Drama Department and Chamber Collaborate On Shakespeare Project
The intent of these performances is to complement the required reading curriculum of high school students reading the play and is meant to enhance their study of not only the work of Shakespeare, but theater and literature in general.
“I think it is a worthwhile project and will be a benefit to many of the local high schools,” JSU Drama Department Head Randy Blades said.
The idea for this project began when Emily Duncan, the Chamber’s Marketing & Tourism Director, worked alongside with JSU Assistant Drama Professor and Salt Lake native Carrie Colton.
“Utah is well known for the arts, particularly the Shakespeare Festival at Southern Utah University, which is where Carrie went to school,” Duncan said. “While personally collaborating on a project for CAST, Carrie shared the idea to conduct a performance of Shakespeare’s works within our community. The conversation grew to include others, who reminisced about the Alabama Shakespeare Festival’s origins in Anniston, from 1972 until 1985.”
Colton pointed out that the project’s mission was to spotlight the accessibility of art.
“Emily and I went into it with the mission that art and access to professional art should not be saved for the elite or upper class,” she said. “Shakespeare himself was a playwright for the common man. ‘Julius Ceasar’ will be free of charge to both student and community in the hopes of bridging this artistic and economic gap.”
It was a natural fit since the Anniston Performing Arts Center at Anniston High School was built for the Shakespeare Festival.
“As the Tourism and Marketing director for the Chamber and Visitors Center, our work focuses on education, workforce development, marketing and community development, creating programs to enhance our schools and communities, and leverage businesses,” Duncan said. “’The Shakespeare Project’ was established to enhance the understanding of performing arts and literature by presenting free professional productions of classic works, including Shakespeare.”
Members of JSU’s faculty are participating as the director, performers and technical staff for the performance funded by grants and patron contributions. Plus, several JSU students will assist by serving as college interns for the production. The company will also rehearse in Stone Center and build scenery and costumes in the Drama Department shops before loading in to the Anniston Performing Arts Center.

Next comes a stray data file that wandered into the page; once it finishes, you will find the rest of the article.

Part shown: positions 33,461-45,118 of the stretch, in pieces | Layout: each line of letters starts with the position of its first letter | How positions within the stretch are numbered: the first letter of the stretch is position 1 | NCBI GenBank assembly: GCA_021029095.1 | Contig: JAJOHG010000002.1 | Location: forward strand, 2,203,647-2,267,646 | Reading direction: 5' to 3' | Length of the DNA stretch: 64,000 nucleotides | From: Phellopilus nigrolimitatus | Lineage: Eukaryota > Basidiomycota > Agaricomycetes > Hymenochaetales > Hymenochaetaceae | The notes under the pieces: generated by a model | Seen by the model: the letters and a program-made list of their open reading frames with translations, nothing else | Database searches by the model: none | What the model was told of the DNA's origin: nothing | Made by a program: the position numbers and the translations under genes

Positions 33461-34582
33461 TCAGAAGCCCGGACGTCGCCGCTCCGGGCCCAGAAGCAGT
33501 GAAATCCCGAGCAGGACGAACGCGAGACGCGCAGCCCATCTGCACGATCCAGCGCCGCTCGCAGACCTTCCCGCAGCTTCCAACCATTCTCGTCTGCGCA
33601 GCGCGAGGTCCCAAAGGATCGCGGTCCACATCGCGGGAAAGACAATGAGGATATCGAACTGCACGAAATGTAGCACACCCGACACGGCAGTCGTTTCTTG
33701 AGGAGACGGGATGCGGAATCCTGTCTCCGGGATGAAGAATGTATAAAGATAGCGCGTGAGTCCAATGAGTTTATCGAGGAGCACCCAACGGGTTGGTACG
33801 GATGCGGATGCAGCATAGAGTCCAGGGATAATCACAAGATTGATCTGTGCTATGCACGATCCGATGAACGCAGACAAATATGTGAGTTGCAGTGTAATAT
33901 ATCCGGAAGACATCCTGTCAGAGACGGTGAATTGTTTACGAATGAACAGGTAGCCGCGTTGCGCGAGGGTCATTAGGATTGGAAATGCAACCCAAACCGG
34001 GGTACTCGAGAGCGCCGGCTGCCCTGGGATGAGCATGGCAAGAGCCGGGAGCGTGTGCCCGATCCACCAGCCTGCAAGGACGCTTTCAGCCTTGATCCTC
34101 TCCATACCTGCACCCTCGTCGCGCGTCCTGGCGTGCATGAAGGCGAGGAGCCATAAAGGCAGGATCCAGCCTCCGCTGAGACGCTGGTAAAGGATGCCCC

“We knew from day one we needed to assemble a group that was already involved in the arts, so naturally, we reached out to JSU and Randy in the Drama Department, Knox Concert Series, CAST, members of the original Alabama Shakespeare Festival Boards, and many others,” Duncan said. “The Drama Department has been crucial to help us secure rehearsal and build space this summer in their facilities on campus, and whether referring to the English Department’s Dr. DiBiase and Mrs. Roe offering their educational and dramaturgical support or other departments volunteering to help any way they can. We’re grateful to have the university’s resources and assistance during this project.”
The production will also include professional actors coming from all over the country, including Los Angeles and New York.
“Shakespeare is incredibly difficult to perform and if the students of Anniston are going to benefit from the experience, we needed to bring in the professionals,” Colton said.
School performances will be August 15-17 and public performances are set for August 18-19. Performance times to be announced. Admission will be free, but donations will be accepted to fund future productions.
The endeavor also includes hosting an invitation-only two-day workshop for teachers that will be run by the American Shakespeare Center from Staunton, Virginia, in August. It will be open to area high school teachers to assist them in teaching the show and the life and history of Shakespeare in general.
Schools interested in registering for the performances should email firstname.lastname@example.org or call (256) 237-3536.